When your “significant EKG changes” are missed

by Carolyn Thomas  @HeartSisters

A new cardiac study out of Montréal tells us yet again what women heart patients have already known for years: women receive poorer care during a heart attack than our male counterparts do. Quelle surprise . . .  But one specific finding caught my eye: one of the cardiac procedures that these researchers compared in this study was the use of the diagnostic electrocardiogram test (ECG or EKG) in male and female heart attack patients.(1)

They found that women were less likely than men to receive an electrocardiogram within the recommended 10 minutes of arriving in hospital with suspected cardiac symptoms.

It turns out, however, that even when we do finally get hooked up to a 12-lead EKG in a hospital’s Emergency Department, the doctors there may not be able to correctly interpret the “significant EKG changes” that identify heart disease. Continue reading “When your “significant EKG changes” are missed”

Misdiagnosis: the perils of “unwarranted certainty”

by Carolyn Thomas    @HeartSisters

Until being misdiagnosed with indigestion in mid-heart attack, I generally trusted that all people with the letters M.D. after their names knew what they were talking about when diagnosing serious medical problems. That was long before I tracked down a study(1) reported in the New England Journal of Medicine that women under the age of 55 who are experiencing a heart attack are seven times more likely to be misdiagnosed and sent home from the E.R. compared to their male counterparts presenting with identical symptoms.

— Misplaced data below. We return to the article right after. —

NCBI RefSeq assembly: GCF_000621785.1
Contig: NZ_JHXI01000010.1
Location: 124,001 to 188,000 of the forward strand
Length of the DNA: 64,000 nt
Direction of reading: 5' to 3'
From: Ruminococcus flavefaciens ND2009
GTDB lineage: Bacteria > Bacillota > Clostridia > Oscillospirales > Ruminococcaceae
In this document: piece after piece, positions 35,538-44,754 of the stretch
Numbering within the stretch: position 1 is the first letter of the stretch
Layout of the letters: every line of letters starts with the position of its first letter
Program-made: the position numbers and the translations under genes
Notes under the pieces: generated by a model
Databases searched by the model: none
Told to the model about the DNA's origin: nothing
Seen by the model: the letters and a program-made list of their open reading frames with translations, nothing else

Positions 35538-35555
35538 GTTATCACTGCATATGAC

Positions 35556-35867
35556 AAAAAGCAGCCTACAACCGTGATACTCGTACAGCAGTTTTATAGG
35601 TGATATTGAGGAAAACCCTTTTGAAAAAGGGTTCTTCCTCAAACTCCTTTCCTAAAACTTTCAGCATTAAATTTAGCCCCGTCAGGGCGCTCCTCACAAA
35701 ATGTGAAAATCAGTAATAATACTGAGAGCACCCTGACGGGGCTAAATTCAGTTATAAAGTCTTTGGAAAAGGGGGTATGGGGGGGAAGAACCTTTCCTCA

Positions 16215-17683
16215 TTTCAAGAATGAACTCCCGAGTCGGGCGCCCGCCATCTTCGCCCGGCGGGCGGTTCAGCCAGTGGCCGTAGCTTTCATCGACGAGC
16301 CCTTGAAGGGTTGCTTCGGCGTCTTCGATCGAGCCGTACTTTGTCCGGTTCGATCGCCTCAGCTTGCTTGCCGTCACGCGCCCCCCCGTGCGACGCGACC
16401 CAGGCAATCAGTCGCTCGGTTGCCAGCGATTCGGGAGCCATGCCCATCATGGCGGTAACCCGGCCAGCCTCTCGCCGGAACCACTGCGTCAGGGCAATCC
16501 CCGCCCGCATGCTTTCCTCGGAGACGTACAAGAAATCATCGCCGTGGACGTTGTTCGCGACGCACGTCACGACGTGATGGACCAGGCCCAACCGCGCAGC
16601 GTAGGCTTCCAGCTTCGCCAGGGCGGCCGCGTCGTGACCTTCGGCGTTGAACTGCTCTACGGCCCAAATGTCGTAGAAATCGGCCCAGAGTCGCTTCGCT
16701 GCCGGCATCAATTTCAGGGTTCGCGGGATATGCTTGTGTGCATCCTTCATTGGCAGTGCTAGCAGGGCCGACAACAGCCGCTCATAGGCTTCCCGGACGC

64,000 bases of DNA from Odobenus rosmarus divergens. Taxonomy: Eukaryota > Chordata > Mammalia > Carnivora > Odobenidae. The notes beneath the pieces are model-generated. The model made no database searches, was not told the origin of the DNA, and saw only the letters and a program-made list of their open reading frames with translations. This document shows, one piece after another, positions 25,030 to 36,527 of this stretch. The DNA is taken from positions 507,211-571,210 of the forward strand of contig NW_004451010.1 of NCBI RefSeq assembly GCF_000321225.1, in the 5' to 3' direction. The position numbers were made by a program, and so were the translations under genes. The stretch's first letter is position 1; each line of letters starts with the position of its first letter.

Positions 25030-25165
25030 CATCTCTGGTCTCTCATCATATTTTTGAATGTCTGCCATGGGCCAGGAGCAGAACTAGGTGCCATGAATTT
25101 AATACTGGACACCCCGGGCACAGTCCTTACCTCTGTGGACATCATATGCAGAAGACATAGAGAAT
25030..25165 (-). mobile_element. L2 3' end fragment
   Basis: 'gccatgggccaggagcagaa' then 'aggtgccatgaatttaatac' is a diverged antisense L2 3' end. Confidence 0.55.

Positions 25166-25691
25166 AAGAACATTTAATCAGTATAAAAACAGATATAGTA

And that’s why I now find Dr. Jerome Groopman’s landmark book, How Doctors Think, so illuminating.  It should be required reading for all med school students.  Continue reading “Misdiagnosis: the perils of “unwarranted certainty””

“Gigi”: An E.R. doc’s warning to his residents

by Carolyn Thomas

An experienced E.R. physician is supervising a regular training lesson for residents in his hospital’s Emergency Medicine program one morning. The class is reviewing EKGs, going over interesting cardiac cases from their E.R., and reviewing subtle abnormalities in lab work or x-rays.

His residents are willing to put in this extra time to become better E.R doctors.

On the EKGs shown overhead on the big screen, the name of each heart patient being discussed is whited-out to protect patient confidentiality. What isn’t hidden, though, is the name of the EKG tech who performed the EKG procedure on the patient. And there, in the left lower border of EKG #6’s information box, the E.R. doc spots the technician’s name.

“Gigi”.     Continue reading ““Gigi”: An E.R. doc’s warning to his residents”